Dairy cows play a vital role in many developing countries, serving not only as a source of income for smallholder farmers but contributing to the improved health and nutrition of their families and communities and a driver of economic development.
As a centre of dairy expertise – and home of the Jersey breed – we are uniquely well-placed to assist farmers, charities, cooperatives, extension workers and national governments with improving the quality and profitability of milk production.
Our Dairy for Development grants focus on boosting livelihoods and nutrition by enhancing dairy production techniques (specifically bovine) to boost milk yields and quality, strengthening value chains, improving animal health and genetics, improving competitiveness of farmers, cooperatives and connected businesses and providing innovative financing, especially to support small-scale producers.
|The Ripple Effect International||Dairy for Nutrition and Income (DaNI) - Phase 2||Ethiopia||£1,397,914||2023||2027|
|ADRA-UK||The Enhanced Rural AI (TERAI) project for Smallholder Dairy Farmers in Nepal||Nepal||£1,102,365||2022||2026|
|RJAHS||Jersey Breed Focussed Dairy Development in Zambia||Zambia||£1,198,007||2022||2025|
|Ripple Effect||Inka Nziza Zikamwa ("Good cows that give milk")||Rwanda||£1,336,526||2021||2024|
|RJAHS||Development of RAB Songa Station, a Centre for Dairy Excellence||Rwanda||£1,059,478||2021||2023|
|RJAHS||Malawi Dairy Growth (MDG) Project - Phase II||Malawi||£999,600||2021||2024|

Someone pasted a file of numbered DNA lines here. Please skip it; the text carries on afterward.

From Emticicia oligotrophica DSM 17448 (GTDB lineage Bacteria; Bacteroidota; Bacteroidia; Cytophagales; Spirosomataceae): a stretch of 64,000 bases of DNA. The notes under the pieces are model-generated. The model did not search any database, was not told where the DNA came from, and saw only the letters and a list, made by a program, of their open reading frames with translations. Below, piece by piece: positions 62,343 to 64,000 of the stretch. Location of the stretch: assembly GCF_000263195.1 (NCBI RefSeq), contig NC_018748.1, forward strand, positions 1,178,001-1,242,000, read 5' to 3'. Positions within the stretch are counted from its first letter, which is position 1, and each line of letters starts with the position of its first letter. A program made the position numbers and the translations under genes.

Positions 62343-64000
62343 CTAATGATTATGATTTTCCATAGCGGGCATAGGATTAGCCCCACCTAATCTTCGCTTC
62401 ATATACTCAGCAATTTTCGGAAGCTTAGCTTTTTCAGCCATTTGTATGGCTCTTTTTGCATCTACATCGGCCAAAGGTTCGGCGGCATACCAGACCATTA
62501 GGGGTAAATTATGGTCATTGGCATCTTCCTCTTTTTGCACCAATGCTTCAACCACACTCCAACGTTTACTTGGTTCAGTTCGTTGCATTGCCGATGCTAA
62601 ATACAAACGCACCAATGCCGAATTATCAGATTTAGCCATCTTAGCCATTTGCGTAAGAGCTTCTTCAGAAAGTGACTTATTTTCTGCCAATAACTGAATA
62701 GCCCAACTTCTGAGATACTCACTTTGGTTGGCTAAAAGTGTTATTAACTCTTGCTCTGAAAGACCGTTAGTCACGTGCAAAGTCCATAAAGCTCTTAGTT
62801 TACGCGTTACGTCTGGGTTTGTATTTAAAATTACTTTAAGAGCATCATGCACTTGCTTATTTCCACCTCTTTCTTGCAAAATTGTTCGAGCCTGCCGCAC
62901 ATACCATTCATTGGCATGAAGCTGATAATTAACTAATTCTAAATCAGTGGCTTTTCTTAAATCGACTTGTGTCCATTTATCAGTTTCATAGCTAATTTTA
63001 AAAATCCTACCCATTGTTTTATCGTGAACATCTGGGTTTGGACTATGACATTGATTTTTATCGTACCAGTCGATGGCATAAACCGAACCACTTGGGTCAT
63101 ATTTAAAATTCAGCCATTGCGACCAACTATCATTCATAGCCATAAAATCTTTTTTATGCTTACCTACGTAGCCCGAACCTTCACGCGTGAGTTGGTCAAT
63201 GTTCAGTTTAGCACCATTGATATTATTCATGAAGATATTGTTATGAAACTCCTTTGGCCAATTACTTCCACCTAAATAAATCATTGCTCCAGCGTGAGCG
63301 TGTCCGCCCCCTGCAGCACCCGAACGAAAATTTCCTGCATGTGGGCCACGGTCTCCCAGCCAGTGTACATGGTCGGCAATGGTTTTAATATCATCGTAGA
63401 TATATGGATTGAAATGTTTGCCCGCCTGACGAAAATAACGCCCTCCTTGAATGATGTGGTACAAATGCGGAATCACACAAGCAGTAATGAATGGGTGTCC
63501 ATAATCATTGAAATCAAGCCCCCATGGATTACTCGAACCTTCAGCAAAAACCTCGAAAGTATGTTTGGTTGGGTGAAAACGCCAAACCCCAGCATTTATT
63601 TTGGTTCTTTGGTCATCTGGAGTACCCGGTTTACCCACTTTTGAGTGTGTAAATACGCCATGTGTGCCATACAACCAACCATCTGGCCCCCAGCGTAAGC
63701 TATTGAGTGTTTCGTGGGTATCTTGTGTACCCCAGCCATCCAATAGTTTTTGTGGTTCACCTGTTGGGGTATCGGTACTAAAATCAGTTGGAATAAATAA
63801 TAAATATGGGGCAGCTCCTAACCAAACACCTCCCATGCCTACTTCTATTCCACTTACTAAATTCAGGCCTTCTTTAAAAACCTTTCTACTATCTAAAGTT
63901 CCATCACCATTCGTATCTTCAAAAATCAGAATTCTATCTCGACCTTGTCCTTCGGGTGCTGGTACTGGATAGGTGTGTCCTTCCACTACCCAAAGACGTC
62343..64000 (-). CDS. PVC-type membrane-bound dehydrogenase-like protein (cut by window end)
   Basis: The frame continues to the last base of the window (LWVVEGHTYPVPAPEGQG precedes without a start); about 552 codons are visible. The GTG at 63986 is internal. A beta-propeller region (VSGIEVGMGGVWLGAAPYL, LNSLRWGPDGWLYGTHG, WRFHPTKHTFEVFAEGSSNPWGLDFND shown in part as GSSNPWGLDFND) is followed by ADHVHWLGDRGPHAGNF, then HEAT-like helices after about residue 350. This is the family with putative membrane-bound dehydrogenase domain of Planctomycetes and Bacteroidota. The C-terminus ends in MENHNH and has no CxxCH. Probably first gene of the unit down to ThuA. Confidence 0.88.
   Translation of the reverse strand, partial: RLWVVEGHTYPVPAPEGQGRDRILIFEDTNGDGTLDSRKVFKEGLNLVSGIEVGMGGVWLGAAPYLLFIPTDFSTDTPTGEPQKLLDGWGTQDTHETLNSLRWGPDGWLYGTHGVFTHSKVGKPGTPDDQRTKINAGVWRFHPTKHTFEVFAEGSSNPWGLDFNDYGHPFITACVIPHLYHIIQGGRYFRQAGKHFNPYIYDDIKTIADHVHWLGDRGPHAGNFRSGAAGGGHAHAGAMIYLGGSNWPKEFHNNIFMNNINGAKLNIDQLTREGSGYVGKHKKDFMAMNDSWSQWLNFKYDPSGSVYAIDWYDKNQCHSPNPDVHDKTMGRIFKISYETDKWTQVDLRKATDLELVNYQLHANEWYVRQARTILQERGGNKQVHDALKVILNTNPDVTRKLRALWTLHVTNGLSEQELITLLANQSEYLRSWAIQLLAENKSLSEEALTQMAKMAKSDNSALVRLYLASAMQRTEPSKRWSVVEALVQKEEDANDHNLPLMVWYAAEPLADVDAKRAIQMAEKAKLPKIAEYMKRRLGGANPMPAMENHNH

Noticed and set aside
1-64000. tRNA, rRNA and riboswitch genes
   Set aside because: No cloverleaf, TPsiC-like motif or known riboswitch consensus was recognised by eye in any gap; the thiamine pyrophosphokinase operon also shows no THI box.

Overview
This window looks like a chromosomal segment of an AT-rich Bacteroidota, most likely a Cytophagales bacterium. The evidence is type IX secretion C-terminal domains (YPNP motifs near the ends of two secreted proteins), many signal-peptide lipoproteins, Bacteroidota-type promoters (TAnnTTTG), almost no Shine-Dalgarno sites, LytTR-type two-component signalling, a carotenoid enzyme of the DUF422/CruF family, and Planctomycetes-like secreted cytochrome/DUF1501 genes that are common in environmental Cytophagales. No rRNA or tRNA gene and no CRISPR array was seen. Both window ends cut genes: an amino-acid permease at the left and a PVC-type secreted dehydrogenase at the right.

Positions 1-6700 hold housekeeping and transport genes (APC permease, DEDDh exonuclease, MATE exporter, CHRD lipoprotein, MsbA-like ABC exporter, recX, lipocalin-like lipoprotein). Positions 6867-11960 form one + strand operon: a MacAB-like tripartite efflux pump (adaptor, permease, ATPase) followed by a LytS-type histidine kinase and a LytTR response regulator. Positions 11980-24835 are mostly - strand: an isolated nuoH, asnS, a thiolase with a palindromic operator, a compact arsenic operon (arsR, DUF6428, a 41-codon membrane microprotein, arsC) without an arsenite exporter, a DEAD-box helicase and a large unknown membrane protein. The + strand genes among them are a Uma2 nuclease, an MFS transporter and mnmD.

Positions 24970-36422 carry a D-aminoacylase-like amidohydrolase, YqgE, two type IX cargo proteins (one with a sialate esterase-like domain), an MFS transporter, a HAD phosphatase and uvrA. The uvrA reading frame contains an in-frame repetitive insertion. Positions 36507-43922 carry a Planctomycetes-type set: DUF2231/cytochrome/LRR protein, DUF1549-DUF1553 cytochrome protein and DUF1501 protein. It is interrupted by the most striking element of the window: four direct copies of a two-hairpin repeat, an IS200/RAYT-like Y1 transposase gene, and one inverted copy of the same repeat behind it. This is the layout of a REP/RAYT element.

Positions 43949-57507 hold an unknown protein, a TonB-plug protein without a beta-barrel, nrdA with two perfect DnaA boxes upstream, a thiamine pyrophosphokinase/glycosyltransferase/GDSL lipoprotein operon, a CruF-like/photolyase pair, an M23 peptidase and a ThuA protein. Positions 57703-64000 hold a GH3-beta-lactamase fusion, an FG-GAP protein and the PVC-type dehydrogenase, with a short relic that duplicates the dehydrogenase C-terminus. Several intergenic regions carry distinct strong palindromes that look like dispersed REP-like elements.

|RJAHS||Transforming Smallholder Dairy Farming in the ChaCha Area||Ethiopia||£996,132||2020||2023|
|Scottish Catholic International Aid Fund (SCIAF)||Developing Inclusive and Profitable Dairy Market Systems for Pastoralist Communities||Ethiopia||£800,000||2020||2023|
PARTNER: Ripple Effect
Livestock plays an important role in Ethiopia’s economy, society and culture, and the country has the highest cattle population in Africa. But despite the enormous potential of the dairy sector to improve lives, productivity is very low.
Farmers were trained in food production, and in animal management and feeding regimes to improve the health and productivity of their livestock. Improved volumes of high-quality milk were stored and marketed. Local cattle were improved by crossbreeding them with the Jersey cow, which is well-suited to east African conditions. To target the most vulnerable members of these communities, 70% of the project participants were women.
Despite Covid challenges, the project team recruited 2,940 smallholder farmers, organising them into 145 self-help groups. Training in improved animal management is underway, with improvements in the condition of cattle already visible. In addition, capping two springs has brought reliable, clean water to 85% of families – a vital part of good nutrition. The focus of the project is now on the sale of surplus produce – butter, cheese, milk and fruit and vegetables. Farmers are engaging with local markets and savings schemes giving them access to capital to re-invest and to build their resilience to ‘shock’ events.
“I’ve learned so much since joining the Melkam group. I have been trained about dairy cow management, and how to support dairy farming as a business. Farming and livestock is my life, my family’s life – I want to learn as much as I can.”
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